Many customers come to Craftech with a need for fasteners made from high performance plastics that can stay strong even when exposed to multiple stress factors.  These stress factors include high and low temperatures, large torque or loads, and exposure to acidic or basic vapors, to name a few. While Craftech is always ready to provide guidance and support to engineers looking for the right high performance plastic, I cannot emphasize enough the importance of testing plastic parts in your application and environment.  Repeat testing is the only way to guarantee that your high performance plastics are going to work in your application over the long term.

 

There is one major reason why engineers must absolutely do their own testing.  Most, if not all, of the large corporations that manufacture raw high performance plastics do a surprisingly small amount of their own testing.  When they do test, they do not necessarily test every grade of plastic.  For example, it can be quite difficult to track down a detailed chemical resistance chart for a specific high performance plastic.  Even if available, the information will often be quite generalized, with categories like “Alkalis” or “Alcohols.”

 

High performance plastic manufacturers also tend to test for only one quality, such as heat resistance or acid resistance.  Due to the time and expense of testing multiple, overlapping characteristics, this sort of testing is rarely carried out.  So what if you need a high performance plastic that can stand a heavy torque and is resistant to salt water?  Or a plastic component that resists both mineral acids and chlorinated hydrocarbons?  Official testing done by suppliers is also almost always restricted to relatively short time periods.  For example, very rarely do companies test a high performance plastic’s chemical resistance for more than a month, a very short time relative to the life span of most applications.  This kind of specific information is not publicly available and can only be discovered through individual testing.

 

Another problem with corporate testing of high performance plastics is the lack of any standardized system for displaying results.  Say one looks up the data developed by a company for its hypothetical new high performance plastic, ‘X’.  If one looks up X’s rating for a 30 day exposure to methyl ethyl ketone (MEK), for example, and finds that it earned a B+ rating, what does that mean?  One company’s B+ might be another’s A- or even D.  Does B+ mean that X would continue to survive with minor surface crazing?  What would happen in another two months?  The rating does not tell the would-be user any of that.  Nor does it tell him/her what would happen if the testing temperature had been 20 degrees higher or lower.  Suppose a load was also applied or another chemical was mixed in with the MEK.  As you can see, there are a myriad of different possible factors to take into consideration which fall outside the scope of corporate testing.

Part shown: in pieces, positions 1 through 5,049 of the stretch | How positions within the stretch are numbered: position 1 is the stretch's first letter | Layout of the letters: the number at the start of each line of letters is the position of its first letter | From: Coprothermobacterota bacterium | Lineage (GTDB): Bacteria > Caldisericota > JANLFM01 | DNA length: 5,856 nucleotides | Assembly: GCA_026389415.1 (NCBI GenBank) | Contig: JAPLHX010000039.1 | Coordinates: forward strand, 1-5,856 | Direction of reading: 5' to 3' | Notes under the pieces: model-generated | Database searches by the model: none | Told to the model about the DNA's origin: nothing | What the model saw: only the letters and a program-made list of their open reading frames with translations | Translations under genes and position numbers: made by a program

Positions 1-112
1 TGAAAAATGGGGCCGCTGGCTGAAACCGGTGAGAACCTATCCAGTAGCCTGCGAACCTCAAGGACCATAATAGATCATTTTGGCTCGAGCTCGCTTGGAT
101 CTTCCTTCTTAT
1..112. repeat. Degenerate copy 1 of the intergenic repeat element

Another important fact to remember when comparing mechanical properties and chemical resistance presented by different companies is that each company formulates ‘standard’ high performance plastics in its own way.  The engineer should not assume that one manufacturer’s PVDF, for example, is the same as another’s.  A look at the ingredients will often show that various alternative solvents and precursors may be substituted when others are too expensive or not available.  For this reason, and others, the suitability of a given high performance plastic must have a wide margin of acceptability.

 

It is hard to say exactly why companies spend so little time testing their high performance plastics.  One could postulate that the lack of testing results from a desire to save money or that testing is limited due to a desire to avoid putting into print less than desirable results.  Whatever the reason, the truth remains that every application functions in a unique environment.  No company would be able to test for every possible permutation of tolerances over time.  Therefore there is only one alternative: one must test, test, and test some more.  

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